5 Questions: Dan Biggs

Dan BiggsDan Biggs, a landscape architect with Weston & Sampson, is working with the Philipstown Trails Committee to create a path linking Cold Spring and Garrison. 

We have many trails. Why do we need another?
At the Philipstown Community Congress held in 2017, the topic of highest interest among residents was to improve walking and biking conditions. That led to the formation of the Trails Committee, which envisions achieving that goal primarily by establishing this pathway. It would be a functional facility for residents, connecting them to community resources. It might provide a safe walk to school, or a stop off for a bite to eat while on a bike ride home, simply popping by the library or creating a circuit of your own. 

Is it possible to create a trail for residents without attracting more visitors?
The goal is a corridor from Cold Spring to Garrison. But I think success — and the starting point — will be implementing shorter connecting points, or smaller segments that are usable from the get-go. A segment might be from the Garrison library to the town park, or from Boscobel to Cold Spring. That will be much less appealing to visitors who come here for hiking trails, scenic mountaintops or biking.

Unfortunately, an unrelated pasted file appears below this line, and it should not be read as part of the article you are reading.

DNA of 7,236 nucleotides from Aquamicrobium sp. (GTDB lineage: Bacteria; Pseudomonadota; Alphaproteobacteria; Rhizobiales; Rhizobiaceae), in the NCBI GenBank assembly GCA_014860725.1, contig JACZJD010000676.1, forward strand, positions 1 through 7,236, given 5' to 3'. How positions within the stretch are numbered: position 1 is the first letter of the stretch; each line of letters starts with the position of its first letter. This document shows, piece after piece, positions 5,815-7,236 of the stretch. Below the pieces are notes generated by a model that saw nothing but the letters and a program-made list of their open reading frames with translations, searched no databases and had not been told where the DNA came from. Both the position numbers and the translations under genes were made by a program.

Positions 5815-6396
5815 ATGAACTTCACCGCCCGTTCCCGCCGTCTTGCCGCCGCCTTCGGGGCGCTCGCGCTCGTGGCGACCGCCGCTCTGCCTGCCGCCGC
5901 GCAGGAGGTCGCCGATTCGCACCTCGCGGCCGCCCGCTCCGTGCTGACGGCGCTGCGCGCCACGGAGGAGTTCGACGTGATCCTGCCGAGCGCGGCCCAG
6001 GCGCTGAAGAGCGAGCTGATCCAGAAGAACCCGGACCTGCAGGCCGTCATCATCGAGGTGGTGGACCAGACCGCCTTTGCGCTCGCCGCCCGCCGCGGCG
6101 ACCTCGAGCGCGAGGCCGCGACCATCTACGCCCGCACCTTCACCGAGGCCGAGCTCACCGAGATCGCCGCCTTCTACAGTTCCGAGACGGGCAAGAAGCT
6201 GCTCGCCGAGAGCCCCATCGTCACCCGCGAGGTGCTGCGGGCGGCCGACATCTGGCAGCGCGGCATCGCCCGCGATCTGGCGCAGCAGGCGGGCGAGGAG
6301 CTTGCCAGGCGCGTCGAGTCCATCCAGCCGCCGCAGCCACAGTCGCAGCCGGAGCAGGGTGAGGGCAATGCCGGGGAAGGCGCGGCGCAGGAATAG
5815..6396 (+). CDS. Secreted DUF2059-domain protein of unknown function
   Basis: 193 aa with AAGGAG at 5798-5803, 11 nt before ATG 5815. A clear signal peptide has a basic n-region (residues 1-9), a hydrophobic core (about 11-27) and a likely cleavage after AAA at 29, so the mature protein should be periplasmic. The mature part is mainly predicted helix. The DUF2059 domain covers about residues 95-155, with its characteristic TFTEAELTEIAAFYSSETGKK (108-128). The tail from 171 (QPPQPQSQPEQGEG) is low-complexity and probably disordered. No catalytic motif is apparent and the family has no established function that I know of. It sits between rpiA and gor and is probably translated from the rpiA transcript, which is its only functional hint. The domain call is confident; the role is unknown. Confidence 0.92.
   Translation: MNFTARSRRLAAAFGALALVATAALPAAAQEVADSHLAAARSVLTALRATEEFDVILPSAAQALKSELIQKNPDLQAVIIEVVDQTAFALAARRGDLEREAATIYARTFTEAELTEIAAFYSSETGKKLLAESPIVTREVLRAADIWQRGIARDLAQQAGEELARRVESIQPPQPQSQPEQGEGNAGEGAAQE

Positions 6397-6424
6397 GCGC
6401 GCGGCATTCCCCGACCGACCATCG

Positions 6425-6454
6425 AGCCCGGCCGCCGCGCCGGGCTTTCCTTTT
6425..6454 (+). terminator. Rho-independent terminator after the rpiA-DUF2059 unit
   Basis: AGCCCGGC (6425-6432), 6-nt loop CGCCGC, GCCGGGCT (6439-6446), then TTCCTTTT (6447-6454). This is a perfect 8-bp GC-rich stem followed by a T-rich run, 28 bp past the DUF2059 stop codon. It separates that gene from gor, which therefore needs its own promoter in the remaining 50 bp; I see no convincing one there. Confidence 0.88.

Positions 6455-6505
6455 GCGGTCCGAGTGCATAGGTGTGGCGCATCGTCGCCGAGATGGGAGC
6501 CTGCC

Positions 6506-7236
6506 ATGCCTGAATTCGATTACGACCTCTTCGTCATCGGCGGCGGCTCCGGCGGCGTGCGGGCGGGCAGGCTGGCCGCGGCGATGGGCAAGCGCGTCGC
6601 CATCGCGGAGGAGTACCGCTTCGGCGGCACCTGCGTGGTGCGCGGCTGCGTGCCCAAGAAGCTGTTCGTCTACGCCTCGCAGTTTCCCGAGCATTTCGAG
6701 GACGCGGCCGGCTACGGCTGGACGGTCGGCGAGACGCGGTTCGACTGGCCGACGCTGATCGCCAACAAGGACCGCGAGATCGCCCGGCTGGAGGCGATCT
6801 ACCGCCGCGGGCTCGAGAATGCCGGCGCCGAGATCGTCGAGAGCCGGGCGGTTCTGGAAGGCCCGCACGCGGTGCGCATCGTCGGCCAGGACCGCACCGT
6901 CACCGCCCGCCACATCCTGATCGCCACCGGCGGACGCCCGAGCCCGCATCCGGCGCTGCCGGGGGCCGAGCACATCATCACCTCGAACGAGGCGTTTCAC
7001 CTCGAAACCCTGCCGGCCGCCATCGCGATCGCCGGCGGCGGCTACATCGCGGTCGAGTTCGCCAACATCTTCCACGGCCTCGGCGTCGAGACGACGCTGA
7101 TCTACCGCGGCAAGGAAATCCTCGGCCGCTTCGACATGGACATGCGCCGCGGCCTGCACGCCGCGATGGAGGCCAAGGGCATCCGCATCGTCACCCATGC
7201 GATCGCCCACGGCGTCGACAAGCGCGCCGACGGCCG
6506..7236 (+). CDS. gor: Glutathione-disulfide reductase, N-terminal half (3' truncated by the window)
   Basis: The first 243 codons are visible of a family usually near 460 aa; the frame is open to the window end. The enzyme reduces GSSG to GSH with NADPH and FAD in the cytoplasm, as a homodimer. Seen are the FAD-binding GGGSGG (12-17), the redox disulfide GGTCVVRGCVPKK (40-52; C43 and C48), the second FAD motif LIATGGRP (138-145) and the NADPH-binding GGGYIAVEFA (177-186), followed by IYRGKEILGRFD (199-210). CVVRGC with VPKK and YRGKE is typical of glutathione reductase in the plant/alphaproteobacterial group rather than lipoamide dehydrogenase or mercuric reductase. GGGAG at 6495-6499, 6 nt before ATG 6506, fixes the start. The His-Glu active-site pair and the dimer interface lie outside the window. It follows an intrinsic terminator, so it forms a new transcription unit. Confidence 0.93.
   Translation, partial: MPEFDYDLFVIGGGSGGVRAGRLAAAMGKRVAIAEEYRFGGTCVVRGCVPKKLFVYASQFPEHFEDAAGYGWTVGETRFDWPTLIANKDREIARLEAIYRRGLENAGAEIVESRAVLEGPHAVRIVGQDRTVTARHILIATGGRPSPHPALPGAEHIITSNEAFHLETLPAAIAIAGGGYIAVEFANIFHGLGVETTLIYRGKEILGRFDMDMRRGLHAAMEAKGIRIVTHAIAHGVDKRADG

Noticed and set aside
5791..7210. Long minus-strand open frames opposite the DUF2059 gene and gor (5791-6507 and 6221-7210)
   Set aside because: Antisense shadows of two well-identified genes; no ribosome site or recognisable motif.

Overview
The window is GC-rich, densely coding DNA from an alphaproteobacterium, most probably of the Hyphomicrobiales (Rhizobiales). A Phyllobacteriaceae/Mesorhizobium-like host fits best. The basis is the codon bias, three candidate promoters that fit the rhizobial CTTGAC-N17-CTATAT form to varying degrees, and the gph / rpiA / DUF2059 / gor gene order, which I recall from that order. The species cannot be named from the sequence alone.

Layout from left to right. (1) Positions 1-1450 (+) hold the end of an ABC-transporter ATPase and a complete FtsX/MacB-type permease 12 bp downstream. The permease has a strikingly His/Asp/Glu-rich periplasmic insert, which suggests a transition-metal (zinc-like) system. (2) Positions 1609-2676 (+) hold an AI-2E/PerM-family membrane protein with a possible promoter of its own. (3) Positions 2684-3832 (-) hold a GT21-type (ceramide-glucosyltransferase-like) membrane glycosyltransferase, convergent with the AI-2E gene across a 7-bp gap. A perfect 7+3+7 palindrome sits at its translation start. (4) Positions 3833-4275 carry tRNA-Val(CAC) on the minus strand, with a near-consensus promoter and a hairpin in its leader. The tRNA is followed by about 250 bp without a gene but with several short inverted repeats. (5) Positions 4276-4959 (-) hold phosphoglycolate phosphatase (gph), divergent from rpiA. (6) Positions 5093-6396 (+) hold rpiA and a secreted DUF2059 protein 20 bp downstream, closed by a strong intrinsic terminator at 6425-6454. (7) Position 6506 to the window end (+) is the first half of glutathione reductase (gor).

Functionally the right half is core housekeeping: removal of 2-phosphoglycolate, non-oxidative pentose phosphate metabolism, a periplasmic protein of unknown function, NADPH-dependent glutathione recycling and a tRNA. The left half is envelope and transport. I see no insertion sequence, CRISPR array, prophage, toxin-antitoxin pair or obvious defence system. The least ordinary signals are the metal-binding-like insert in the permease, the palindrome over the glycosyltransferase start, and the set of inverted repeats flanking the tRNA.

How big a challenge will it be to include Route 9D?
It will be a challenge, but if it were an easy project, it would probably have been done by now. Traffic is heavy and may only get worse. But connecting the trail to community resources along 9D is important, as is working with the New York Department of Transportation to ensure safety. It’s had its own plans to improve the 9D corridor and would have to review anything proposed, but says there is no budget for improvements. Also, the right-of-way varies in width — another challenge in locating the route. I think a combination of paths connecting resources within the corridor makes sense; it can be a key local resource but less of a destination for visitors.

How will you handle crossing private property?
As the Trail Committee identifies which segments should be created first, it will reach out to each property owner. Whether it’s an institution or a private landowner, one-on-one meetings will be necessary to convey the intent of the project. If a right-of-way is not available, it will be an opportunity to work with landowners about accommodating a path adjacent to 9D, including possible land swaps, property purchases, etc. That takes time. Being honest and clear as to expectations and desires, on both sides, is a process we’ll have to work through.

Is there a typical timeline for this type of project?
A project of this size takes a lot of energy and effort. Many would like to see it happen soon. It’s going to come down to the community’s willingness to endure it, to help move it forward on all the properties it will have to go through. Whether it’s working with landowners to accommodate their needs, developing funding strategies or finding grants — unless there’s a dedicated funding source that can help it progress — it will take a number of years, for sure. But I think it’s feasible.

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